Making virtual objects feel real

The sense of touch is underexploited in today’s virtual reality systems. EPFL researchers have created soft actuators that can simulate the feeling of touching a virtual object.

HAXELs are millimeter-sized capsules that use electrostatic energy to inflate and deflate.
HAXELs are millimeter-sized capsules that use electrostatic energy to inflate and deflate.

For virtual reality (VR) to be truly immersive, the sense of touch must be stimulated. Scientists from the School of Engineering’s Soft Transducers Laboratory at EPFL Neuchâtel have developed HAXELs, very small, thin and fast actuators that deliver a rich sense of touch on fingers or anywhere on the skin.

HAXELs use electrostatic energy to inflate and deflate. They have an outer insulating membrane made of silicone enclosing an inner pocket filled with oil. Each bubble is surrounded by four electrodes, that can close like a zipper. When a voltage is applied, the electrodes are pulled together, causing the center of the capsule to swell like a blister. The Swiss scientists, led by professor Herbert Shea, are already working on integrating a dozen of these actuators into a thin glove. The next challenge for the researchers will be to create the software that will program the feeling and weight of the virtual objects held in the glove.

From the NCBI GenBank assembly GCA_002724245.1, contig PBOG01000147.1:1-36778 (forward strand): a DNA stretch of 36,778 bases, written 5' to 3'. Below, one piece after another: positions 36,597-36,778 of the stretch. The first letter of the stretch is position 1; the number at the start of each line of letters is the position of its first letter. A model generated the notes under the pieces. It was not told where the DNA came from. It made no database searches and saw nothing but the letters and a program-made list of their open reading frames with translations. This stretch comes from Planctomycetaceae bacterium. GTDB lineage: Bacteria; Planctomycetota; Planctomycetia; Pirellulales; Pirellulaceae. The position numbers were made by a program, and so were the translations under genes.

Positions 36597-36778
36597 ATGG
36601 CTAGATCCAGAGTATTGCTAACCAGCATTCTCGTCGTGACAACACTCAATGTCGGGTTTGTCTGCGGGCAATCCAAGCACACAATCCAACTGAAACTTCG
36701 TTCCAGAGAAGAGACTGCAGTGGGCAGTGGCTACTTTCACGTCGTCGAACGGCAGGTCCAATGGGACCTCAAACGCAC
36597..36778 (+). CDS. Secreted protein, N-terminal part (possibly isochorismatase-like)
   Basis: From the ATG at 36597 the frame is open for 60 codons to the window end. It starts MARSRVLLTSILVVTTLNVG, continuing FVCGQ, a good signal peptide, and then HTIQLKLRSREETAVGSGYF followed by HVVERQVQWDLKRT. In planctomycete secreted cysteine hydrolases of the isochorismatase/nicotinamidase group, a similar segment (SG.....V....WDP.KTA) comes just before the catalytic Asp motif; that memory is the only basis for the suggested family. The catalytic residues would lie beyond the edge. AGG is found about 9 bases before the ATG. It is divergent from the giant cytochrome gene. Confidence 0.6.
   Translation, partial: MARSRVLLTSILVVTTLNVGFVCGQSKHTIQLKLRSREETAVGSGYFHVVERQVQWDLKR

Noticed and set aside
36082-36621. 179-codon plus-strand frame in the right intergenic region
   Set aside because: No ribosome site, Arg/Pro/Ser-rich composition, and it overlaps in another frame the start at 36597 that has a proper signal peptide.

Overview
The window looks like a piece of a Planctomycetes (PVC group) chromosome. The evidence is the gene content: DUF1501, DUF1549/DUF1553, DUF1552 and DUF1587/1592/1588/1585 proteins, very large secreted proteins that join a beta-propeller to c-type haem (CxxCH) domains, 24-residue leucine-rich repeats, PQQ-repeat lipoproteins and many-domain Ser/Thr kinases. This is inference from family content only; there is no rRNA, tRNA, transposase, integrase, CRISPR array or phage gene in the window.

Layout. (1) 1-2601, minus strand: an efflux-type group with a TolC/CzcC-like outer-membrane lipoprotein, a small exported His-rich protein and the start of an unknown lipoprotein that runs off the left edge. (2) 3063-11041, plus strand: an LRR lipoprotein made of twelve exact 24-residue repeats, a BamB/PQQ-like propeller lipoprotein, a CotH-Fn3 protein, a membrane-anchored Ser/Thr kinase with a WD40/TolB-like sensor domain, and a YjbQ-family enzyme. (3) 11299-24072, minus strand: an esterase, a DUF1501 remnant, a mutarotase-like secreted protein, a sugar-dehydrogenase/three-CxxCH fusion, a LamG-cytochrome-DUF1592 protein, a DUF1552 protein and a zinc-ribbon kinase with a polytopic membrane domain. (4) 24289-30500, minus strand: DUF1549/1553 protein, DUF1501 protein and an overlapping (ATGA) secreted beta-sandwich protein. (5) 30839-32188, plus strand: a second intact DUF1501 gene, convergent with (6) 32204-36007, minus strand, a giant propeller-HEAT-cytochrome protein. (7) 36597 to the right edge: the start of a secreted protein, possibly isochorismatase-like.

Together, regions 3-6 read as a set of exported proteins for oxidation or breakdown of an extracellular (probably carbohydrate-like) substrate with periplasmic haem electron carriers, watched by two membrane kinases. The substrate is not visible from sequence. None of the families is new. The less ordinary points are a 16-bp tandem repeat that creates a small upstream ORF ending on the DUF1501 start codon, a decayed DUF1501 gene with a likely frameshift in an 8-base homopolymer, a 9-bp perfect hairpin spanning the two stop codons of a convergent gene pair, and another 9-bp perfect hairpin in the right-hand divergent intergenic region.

“HAXELs will be combined with another system that actively blocks your fingers from going through the virtual object,” says professor Shea in a press release. “You’ll convincingly feel you’re holding a solid object even though your hands are empty. We’ll also be able to recreate the feeling of different materials : you’ll be able to tell whether the object you’re holding is made of wood, plastic or ceramic.” Applications for the new technology range from surgery and teleoperation to video games. The research has been published in the scientific journal Advanced Material.

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